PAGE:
When Darkness Comes

We were so thrilled. Our baby would be due in April. Having already had two lovely little girls that made our lives, our marriage, our home, so much richer, we were truly overjoyed when we discovered back in August that I was pregnant.

We'd had a very full summer--complete with a 34-day road trip that began all the way west in Portland, OR, and took us as far north as Toronto, CA, as far east as the Jersey shore, and as far south as Houston, TX. There was a brief pause to the chaos when we got back to Portland. But we still had so many people to see and connect with, so we kept going. There was no time to schedule an appointment to check on the baby's progress but at six weeks along I was already experiencing my normal full-on nausea and revulsion towards anything with onion and garlic. This was a good sign. I had a miscarriage almost four years ago and with that pregnancy I never did feel sick or even very tired at all. Nevertheless, we still determined that as soon as we got back to Quito we would schedule an appointment with my doctor. After all, I would be ten weeks by the time we got back and we would definitely be able to hear the heartbeat! Easily one of my most favorite experience in life—hearing a new little heart pounding away!

We got back on a Wednesday and that following Monday we went in for our first doctor appointment. That morning I woke up so excited, almost like a little child waking up on Christmas morning! I was the first patient so we went in right away and after the routine check, I was ushered into the sonogram room. So clean and organized, so high tech and professional, I felt very at ease. The ultrasound technician went ahead and did the initial check, measuring the baby from the head to the bottom. We could see the shapes of the little hands and feet, the curve of the spine—my heart was soaring!

So when the technician asked for my doctor not long after his first initial check I quickly assumed he wanted my doctor there to share his findings with me. My doctor carefully looked over the monitor and the scans, they discussed a few things in Spanish and after a few minutes, he walked over to the other side of me, put one hand on my knee, looked at my bright, expectant face and said, "I'm very sorry Rea, there is no heartbeat."

My smile remained plastered on my face and I must have blinked a couple of times, not completely hearing what he said. He patiently repeated, "I'm sorry. There is no heartbeat. Come in to my office and we can talk."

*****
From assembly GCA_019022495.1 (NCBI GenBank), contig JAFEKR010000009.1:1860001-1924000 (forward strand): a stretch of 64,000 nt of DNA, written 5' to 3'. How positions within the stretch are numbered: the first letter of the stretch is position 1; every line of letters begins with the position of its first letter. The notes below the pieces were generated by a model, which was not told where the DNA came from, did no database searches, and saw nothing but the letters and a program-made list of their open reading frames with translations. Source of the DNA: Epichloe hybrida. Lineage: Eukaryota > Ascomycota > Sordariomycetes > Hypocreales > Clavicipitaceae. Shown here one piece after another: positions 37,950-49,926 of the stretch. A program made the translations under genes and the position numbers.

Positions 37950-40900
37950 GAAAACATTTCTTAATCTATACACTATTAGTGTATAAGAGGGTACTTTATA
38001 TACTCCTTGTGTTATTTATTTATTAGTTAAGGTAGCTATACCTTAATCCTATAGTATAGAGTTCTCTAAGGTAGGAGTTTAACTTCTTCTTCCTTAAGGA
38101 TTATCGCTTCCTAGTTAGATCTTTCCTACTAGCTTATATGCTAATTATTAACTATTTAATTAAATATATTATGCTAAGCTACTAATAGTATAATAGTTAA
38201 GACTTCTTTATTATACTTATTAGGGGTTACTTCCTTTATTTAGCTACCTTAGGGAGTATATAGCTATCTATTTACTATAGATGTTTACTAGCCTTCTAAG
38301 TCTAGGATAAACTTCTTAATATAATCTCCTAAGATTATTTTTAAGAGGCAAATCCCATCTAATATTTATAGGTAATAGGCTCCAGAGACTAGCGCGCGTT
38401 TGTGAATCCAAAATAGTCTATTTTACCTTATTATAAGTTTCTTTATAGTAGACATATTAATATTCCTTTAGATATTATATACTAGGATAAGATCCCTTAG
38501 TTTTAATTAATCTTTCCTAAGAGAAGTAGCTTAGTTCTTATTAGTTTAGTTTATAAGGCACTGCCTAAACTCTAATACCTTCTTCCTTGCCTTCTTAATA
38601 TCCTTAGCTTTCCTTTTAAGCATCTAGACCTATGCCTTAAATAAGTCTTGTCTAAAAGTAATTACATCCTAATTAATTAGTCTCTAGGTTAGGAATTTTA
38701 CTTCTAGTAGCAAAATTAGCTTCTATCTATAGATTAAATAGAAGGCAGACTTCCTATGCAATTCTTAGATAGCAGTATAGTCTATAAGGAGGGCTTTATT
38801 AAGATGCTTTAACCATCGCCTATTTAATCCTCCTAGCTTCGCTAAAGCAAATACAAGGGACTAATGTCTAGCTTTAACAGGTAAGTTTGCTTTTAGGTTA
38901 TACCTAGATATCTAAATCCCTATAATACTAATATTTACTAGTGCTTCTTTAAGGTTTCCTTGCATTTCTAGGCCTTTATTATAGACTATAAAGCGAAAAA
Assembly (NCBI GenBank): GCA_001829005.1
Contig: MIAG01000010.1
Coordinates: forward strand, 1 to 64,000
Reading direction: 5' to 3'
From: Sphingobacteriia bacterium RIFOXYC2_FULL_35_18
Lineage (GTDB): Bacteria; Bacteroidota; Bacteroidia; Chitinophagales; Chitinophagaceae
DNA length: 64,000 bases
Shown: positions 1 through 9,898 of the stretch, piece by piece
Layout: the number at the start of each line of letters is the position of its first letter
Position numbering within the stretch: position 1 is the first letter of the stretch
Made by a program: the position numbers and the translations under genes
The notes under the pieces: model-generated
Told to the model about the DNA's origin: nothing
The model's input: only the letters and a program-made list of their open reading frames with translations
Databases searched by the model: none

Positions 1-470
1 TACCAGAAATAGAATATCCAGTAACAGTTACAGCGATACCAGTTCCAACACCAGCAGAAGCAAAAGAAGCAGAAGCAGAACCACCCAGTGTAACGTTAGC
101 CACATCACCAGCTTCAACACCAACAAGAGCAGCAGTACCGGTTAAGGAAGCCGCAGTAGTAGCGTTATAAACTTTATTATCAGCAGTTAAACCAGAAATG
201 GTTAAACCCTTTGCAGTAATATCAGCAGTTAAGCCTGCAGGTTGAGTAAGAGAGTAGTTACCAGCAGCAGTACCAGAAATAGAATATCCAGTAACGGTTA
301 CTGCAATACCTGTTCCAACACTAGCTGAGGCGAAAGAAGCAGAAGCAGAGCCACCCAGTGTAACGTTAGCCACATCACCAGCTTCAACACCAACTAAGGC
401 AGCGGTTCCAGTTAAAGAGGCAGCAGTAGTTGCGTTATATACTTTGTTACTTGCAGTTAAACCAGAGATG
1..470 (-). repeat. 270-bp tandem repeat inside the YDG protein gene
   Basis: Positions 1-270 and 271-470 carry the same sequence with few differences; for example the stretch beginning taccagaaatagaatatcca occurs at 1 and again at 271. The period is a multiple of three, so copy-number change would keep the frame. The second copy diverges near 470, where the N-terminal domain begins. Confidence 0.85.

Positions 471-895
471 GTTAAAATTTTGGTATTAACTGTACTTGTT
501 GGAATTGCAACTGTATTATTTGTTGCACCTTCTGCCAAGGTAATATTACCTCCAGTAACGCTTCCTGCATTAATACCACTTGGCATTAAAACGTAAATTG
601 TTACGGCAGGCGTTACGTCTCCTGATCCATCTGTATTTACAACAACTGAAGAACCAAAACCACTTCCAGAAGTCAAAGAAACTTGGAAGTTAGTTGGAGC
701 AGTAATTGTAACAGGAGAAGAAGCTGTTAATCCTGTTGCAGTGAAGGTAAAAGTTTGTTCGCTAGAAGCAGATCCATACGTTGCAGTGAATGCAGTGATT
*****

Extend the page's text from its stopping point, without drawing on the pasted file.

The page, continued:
I felt all the joy and life inside of me drain out so quickly. The rapid shift in my reality was dizzying. I mechanically got up and walked myself to the changing room. The world felt like it had stopped spinning. I felt frozen as I watched my limbs dress the rest of my body. Then came the tears, so many, many tears. I couldn't look at Phil. It felt like everything was happening so quickly, a beautiful picture torn apart in the blink of an eye, the tender and hopeful expectancy I felt moments ago was instantly replaced by such a suffocating darkness, my heart and mind couldn't keep up with it all.

Phil and I both sat down with my doctor and he explained that in his profession he sees one miscarriage out of every five pregnancies. He shared how he and his wife experienced a very similar miscarriage to mine, one where the baby looked perfectly normal and one where there were no prior signs indicating any abnormality with the pregnancy. He quickly went on to say that there was nothing I could've done or not done to prevent this. He shared how his wife blamed herself too, and he explained that it is difficult to determine the real cause of a miscarriage but that in most cases it is due to a chromosome abnormality.

My doctor was so kind and patient and took the time to comfort me and put me at ease as much as he could. Phil had been quietly listening the whole time, but right before we left he asked my doctor how accurate that sonogram was? Is there a margin of error and if so, what was it? Unfortunately for us, we were at the best hospital in Quito, and my doctor is probably the best OBGYN in the country, and the ultrasound machine that they use is the most current and high-tech that there is out there. He shook his head apologetically and said, there is no error, our baby did not make it.

The sky was that weird fluorescent white, no blue, just all clouds and that ugly white. But even with all that white, darkness had come. And that blinding darkness was all I could see.

The next step was to take prescribed medication to help my body expel the dead tissue, placenta, and baby. I hadn't been spotting at all so there was no way of knowing how long this could take. My doctor (and I highly recommend him) advised me to allow my body to expel the placenta naturally rather than having a D&C. I think he may have suggested this for me because he knew I preferred the natural route whenever possible.